*FYI the superb ones practice what they preach and are doing very well for themselves.
If you are crazy enough to enter the financial planning industry (v8ghia I am looking at you) then you need to have thick skin and hopefully the ability to provide (and more importantly SHOW) true value. Possibly the worst job in the world.
Education is good to assist you make good wealth building decisions, however not everyone can be an expert at all things – hence why people seek advice from experts.
I am sorry if this comment seems like a rant – I hope it provides some value and a different perspective.
Evolvedakkar2010Member@dakkar2010Join Date: 2010Post Count: 2
Evolve, The issue I have is that most planners have never made any real money. They go around telling you how to invest and how you should have a diversified portfolio.
I own, through a variety of structures, 5 coffee shops, 7 radiologicy clinics, 2 newsagents and over 30 commercial properties. A planner never recommended any of them and they are not allowed to. Theyare useless in my opinion when they say oh you are too heavily invested in commercial property. well young man (im 62 and most of them are under 30) when you acquire some real wealth then you can advise me.
I do feel for you evolve as the industry is full of incompetent fools and being a chartered accountant you are not one of those. concentrate on your accounting, i pay my accountant over $100k in fees per annum, so there is good money in it. my accountant has helped enormously with my businesses and in fact the radiology clinic boomed from a few of his ideas. Keep up the good work. I have more respect for accountants than planners. Never dealt with a mortgage broker so no idea what they are like.Richard TaylorParticipant@qlds007Join Date: 2003Post Count: 12,018
Oh what a lovely hornets nest we have stiring here.
I am with number 8 and again charge no fees for any the financial planning advice i give my clients.
I do recommend property (as i own one or two of them myself) and only started my mortgage broking business to help others get some real genuine independant free advice.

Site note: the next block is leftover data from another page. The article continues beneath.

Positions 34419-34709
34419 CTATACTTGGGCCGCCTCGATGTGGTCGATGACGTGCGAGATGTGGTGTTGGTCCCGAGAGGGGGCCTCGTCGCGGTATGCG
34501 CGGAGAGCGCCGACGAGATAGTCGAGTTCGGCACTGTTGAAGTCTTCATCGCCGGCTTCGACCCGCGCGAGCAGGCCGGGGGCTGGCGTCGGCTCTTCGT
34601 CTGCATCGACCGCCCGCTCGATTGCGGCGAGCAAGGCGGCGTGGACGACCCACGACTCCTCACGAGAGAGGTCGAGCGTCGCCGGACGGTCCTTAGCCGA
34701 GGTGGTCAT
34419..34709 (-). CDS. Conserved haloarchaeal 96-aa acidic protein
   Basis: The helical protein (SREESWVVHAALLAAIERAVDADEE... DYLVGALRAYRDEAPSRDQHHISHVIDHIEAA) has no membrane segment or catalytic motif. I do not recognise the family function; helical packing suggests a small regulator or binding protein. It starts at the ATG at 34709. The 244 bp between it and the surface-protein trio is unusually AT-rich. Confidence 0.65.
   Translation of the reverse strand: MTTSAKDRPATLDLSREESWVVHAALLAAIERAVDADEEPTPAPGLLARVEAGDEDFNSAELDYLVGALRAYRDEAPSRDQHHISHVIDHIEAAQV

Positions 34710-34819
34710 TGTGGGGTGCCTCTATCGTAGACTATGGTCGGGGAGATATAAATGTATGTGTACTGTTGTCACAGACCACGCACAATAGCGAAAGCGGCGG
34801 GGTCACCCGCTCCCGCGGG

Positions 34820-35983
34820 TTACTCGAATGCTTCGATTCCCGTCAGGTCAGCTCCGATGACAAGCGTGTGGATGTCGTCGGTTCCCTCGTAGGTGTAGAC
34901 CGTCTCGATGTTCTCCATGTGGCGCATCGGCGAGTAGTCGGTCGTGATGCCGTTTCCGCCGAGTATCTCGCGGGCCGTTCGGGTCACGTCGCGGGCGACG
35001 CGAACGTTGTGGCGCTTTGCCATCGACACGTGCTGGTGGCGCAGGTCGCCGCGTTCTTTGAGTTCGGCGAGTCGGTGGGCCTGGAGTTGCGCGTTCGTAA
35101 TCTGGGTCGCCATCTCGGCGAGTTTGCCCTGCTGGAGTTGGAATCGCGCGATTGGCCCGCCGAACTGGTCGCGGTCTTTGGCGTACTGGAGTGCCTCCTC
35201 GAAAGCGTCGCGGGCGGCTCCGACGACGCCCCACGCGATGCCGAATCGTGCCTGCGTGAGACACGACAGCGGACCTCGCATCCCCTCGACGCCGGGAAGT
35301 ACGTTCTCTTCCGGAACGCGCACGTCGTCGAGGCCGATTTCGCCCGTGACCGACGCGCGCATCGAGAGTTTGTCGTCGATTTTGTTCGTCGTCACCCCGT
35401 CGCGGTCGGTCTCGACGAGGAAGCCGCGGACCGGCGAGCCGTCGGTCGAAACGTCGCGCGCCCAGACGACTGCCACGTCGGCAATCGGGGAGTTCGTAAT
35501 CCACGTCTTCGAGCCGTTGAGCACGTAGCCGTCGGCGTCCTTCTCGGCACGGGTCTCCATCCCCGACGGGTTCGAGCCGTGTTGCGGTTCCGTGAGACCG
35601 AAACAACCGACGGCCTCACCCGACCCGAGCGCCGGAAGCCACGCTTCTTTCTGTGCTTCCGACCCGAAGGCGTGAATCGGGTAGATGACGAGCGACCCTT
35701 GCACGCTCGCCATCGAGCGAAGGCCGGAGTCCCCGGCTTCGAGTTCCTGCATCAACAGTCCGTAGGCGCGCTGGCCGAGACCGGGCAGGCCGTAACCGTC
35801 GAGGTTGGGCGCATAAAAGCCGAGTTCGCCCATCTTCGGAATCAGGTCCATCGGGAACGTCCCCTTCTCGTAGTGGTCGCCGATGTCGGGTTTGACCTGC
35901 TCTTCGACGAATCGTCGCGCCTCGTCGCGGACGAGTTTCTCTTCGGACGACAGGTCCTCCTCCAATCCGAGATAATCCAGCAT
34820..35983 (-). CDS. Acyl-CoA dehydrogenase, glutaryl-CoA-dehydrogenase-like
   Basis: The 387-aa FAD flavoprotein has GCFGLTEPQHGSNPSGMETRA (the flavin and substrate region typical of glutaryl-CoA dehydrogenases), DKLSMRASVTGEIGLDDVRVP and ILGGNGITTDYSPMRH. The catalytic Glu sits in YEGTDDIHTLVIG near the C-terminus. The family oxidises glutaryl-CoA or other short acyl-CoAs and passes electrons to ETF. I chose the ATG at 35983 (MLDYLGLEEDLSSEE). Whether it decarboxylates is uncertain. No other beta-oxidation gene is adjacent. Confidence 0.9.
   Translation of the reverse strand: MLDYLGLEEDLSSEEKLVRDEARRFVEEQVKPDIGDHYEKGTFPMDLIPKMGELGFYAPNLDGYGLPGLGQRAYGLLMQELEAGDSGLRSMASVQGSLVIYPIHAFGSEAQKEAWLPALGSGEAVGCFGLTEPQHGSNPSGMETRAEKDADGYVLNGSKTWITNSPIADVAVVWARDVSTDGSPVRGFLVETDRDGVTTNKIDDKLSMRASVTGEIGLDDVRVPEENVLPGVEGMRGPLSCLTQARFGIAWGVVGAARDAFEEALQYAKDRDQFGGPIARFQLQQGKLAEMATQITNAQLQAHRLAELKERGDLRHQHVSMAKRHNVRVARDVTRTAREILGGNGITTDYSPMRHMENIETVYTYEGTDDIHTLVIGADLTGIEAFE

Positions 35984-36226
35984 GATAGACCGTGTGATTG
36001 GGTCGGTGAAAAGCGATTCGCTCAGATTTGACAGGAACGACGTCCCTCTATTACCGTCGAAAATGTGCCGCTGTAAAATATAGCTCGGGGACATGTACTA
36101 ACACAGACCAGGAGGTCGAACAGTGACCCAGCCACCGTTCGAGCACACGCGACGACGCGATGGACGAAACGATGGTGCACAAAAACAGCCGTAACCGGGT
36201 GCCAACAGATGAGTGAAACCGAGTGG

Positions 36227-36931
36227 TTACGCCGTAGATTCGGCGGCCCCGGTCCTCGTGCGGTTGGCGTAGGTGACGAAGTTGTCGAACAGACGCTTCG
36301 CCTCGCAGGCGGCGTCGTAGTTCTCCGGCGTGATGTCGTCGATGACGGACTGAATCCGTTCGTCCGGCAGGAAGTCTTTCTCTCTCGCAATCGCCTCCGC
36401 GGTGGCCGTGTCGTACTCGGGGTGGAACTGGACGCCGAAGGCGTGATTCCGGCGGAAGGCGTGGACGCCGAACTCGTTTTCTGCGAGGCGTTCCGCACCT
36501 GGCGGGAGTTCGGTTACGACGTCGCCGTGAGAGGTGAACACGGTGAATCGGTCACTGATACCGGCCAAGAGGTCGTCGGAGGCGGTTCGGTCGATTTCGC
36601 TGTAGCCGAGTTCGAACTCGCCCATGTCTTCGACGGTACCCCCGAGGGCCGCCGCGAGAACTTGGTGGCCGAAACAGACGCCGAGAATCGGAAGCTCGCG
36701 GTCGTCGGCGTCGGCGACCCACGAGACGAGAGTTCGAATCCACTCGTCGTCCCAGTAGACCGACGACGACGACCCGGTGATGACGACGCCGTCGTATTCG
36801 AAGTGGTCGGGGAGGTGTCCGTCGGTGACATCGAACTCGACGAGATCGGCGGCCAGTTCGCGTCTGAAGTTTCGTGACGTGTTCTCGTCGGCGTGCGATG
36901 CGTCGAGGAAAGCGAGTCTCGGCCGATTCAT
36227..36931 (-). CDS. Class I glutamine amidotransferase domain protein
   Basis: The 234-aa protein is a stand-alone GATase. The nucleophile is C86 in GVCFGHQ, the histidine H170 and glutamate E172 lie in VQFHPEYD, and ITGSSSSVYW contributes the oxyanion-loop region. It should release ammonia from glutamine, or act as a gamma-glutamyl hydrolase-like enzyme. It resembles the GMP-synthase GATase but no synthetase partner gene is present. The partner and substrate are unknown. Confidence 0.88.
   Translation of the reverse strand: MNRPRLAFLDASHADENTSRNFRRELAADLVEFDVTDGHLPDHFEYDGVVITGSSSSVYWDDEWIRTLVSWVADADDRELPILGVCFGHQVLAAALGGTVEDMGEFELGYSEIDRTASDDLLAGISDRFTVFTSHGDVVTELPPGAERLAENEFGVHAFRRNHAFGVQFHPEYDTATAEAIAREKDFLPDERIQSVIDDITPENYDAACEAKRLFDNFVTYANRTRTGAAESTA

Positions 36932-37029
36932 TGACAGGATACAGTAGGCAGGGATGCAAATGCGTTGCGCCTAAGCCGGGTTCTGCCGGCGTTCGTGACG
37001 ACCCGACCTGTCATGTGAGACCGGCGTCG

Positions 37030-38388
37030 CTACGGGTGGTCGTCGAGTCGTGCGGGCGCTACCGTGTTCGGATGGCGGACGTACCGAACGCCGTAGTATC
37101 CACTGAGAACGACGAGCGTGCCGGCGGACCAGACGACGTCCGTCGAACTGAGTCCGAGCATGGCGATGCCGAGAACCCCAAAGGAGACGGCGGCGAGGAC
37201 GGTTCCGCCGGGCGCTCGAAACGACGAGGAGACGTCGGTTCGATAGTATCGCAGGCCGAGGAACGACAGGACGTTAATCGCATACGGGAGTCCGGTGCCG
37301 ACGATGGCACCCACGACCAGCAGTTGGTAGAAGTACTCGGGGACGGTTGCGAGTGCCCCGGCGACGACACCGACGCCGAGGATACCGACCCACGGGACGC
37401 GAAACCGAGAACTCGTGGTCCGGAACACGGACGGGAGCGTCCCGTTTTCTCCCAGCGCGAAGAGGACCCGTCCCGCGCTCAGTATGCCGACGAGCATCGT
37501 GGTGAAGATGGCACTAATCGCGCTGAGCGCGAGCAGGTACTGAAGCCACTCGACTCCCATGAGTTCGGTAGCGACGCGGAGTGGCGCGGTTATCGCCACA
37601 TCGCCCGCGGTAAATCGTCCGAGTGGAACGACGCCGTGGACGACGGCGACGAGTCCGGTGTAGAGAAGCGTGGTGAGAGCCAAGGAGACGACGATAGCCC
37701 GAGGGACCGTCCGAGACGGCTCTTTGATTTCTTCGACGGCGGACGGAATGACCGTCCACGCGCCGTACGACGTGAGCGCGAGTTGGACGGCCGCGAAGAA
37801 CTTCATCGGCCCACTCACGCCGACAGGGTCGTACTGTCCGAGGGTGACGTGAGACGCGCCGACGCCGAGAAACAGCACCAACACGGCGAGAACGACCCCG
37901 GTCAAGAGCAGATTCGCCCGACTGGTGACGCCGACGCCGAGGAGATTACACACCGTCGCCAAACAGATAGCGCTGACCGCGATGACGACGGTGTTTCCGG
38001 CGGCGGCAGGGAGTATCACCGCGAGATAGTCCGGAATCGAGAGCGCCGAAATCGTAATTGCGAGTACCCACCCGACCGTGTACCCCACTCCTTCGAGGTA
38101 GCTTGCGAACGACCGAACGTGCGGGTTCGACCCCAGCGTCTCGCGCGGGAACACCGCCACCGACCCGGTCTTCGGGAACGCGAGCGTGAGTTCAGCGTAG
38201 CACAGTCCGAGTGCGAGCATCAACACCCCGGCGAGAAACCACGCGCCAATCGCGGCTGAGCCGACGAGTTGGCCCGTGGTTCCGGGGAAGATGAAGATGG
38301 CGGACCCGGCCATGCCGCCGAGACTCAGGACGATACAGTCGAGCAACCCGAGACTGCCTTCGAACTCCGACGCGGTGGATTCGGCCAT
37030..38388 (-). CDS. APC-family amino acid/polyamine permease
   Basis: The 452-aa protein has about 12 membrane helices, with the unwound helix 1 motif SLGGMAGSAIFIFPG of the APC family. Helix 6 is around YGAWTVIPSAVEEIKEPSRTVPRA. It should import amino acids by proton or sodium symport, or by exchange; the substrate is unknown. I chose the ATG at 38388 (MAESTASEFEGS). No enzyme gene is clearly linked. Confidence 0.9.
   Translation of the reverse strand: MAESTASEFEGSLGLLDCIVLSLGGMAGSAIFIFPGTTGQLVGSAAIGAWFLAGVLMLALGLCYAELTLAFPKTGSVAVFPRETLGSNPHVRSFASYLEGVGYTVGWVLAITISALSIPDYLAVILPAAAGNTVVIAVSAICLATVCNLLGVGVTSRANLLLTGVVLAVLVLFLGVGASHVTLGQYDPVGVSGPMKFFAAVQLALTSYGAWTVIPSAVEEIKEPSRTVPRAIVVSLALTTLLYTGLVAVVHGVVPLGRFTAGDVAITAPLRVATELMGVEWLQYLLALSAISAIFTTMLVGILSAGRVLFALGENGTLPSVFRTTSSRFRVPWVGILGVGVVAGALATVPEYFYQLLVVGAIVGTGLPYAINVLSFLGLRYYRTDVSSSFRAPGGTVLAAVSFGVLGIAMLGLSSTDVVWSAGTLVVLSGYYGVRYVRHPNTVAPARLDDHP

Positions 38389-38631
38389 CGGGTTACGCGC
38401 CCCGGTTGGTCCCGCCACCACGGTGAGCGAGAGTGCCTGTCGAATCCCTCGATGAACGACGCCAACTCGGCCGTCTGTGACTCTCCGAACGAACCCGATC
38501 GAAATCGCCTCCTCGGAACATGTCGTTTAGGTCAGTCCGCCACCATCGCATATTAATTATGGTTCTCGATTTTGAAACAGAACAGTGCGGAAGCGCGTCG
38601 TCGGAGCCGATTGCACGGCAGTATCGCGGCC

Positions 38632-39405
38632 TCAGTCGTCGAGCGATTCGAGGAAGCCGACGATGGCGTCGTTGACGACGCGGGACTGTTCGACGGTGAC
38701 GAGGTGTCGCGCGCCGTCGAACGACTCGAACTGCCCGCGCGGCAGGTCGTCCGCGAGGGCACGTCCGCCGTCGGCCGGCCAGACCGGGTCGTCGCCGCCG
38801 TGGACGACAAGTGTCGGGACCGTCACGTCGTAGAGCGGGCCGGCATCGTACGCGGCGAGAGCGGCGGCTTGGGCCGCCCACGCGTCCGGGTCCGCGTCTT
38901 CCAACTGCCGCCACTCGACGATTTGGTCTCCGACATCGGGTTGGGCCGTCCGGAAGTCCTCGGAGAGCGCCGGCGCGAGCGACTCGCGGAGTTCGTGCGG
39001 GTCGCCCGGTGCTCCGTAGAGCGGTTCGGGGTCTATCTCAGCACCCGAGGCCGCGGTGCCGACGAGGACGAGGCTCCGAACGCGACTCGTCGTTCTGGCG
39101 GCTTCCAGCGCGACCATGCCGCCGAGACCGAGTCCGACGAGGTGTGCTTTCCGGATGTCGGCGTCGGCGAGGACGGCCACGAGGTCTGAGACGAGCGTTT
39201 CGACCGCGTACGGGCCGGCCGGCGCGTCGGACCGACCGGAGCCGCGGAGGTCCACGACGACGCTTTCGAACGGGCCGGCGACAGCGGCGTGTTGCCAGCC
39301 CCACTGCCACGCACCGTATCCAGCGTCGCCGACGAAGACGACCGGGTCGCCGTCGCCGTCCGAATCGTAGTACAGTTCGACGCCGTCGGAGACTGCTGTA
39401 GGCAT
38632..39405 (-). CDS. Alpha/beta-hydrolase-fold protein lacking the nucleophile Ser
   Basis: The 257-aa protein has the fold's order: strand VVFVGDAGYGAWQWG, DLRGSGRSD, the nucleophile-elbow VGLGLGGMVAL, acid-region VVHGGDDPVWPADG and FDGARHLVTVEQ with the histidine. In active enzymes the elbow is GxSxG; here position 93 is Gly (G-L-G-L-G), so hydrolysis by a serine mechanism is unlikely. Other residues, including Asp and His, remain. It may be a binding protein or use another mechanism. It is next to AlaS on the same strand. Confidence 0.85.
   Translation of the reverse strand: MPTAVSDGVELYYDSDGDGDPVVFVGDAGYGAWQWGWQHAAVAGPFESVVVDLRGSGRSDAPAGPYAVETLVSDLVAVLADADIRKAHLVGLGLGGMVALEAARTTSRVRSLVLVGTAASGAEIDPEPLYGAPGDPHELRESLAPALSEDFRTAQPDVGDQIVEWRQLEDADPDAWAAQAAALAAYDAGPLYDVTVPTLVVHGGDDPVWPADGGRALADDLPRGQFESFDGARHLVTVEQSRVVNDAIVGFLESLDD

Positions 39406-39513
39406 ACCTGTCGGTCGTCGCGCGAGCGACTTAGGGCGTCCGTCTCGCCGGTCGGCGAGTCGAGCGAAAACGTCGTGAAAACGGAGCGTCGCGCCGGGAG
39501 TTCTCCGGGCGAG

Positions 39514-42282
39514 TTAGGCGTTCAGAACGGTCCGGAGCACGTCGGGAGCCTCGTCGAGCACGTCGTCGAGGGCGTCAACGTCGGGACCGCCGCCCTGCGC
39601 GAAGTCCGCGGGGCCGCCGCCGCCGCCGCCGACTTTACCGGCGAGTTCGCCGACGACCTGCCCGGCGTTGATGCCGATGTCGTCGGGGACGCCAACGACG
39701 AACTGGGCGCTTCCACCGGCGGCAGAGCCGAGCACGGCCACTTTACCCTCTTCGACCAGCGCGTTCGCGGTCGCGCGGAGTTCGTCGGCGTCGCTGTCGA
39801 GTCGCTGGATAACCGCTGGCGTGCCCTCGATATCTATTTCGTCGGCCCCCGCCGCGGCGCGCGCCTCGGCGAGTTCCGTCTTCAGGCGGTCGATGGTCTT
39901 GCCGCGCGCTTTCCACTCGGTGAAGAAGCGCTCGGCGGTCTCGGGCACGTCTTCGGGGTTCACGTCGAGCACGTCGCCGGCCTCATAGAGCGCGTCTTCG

Yes i admit we get paid a commission (in most cases) for the loans we place but honestly it is not that i do it for the money but more to build a business for my children to take over in the next couple of years.
I also pay my Accountant a significant amount each year but find him worth every dollar.
Sometime i get rather frustrated when you see people on this site selling there wares of wealth when really they have no more than the shirt they are wearing.
Like number 8 i retired at 40 living off my property income and if in doubt you can read about it in this months API Magazine.
I hope you are photogenic then RIchard!
Seriously, a big congrats and I'll lash out and buy that one for a look,
Please do not pretend you know me or my business model, you are so far from the truth that you have embarrassed yourself. You may need to speak to the many many clients that have come and gone through this office without a fee.
My legacy is not to create this great fat profit, but to give back to the many who may be…..if you want to know my model please join me on a weekend of training for Canberra Half Ironman this year (although given your response above it sounds like you know that I have spent 15 years as a competitive triathlete and it is a passion of mine).
I am happy for us both to open financials publicly to show people what we in fact earn (lets see how much free advice we really give) Insurance income for me was approximately $20k this year and my license and insurance was approximately $16k. With the $4k I am happy to give this to charity as long as you match me?
I read a post of yours last week on SMSF and appreciate you have a lot of knowldge in this field (I did some time with an SMSF auditor). I read many comments on this site that require a lot of help from a guy like yourself, as many of the comments/ help posted here are not entirely correct, as you read on the particular post I am referring. It may be a good idea if you could help me in guiding people for free rather than making assumptions.
Dakkar2010, I am sorry you feel that way about the industry, and I guess you will find no value on this site as the help/ advice is often from FP's.number 8 wrote:Hi V8ghia,
I think you will find these fee's of $7000 and 4-5% are a thing of the past. I do not have any fees attached to my practice. I do not know anyone that is paying for a Planner.
Hi Number 8.
I'll have to wait and see. I would prefer not to return to a bank in a planner role, and would love to do the independent thing in my own business (again – but have not owned a businees in th finance industry). I like helping people, and doing loan interviews/insurance/strategy planning etc etc and there is a real buzz to helping get peiple into their 1st investment property or see them wake up and pay down some personal debt & start saving some $. If no one pays though I'm knackered I guess. I think an hourly rate makes more sense than big comms – even if the client only uses you as a 'sounding board' and discusses 'general advice; with you because there is more chance I can make a difference.
I guess we'll see how it works out. All the best.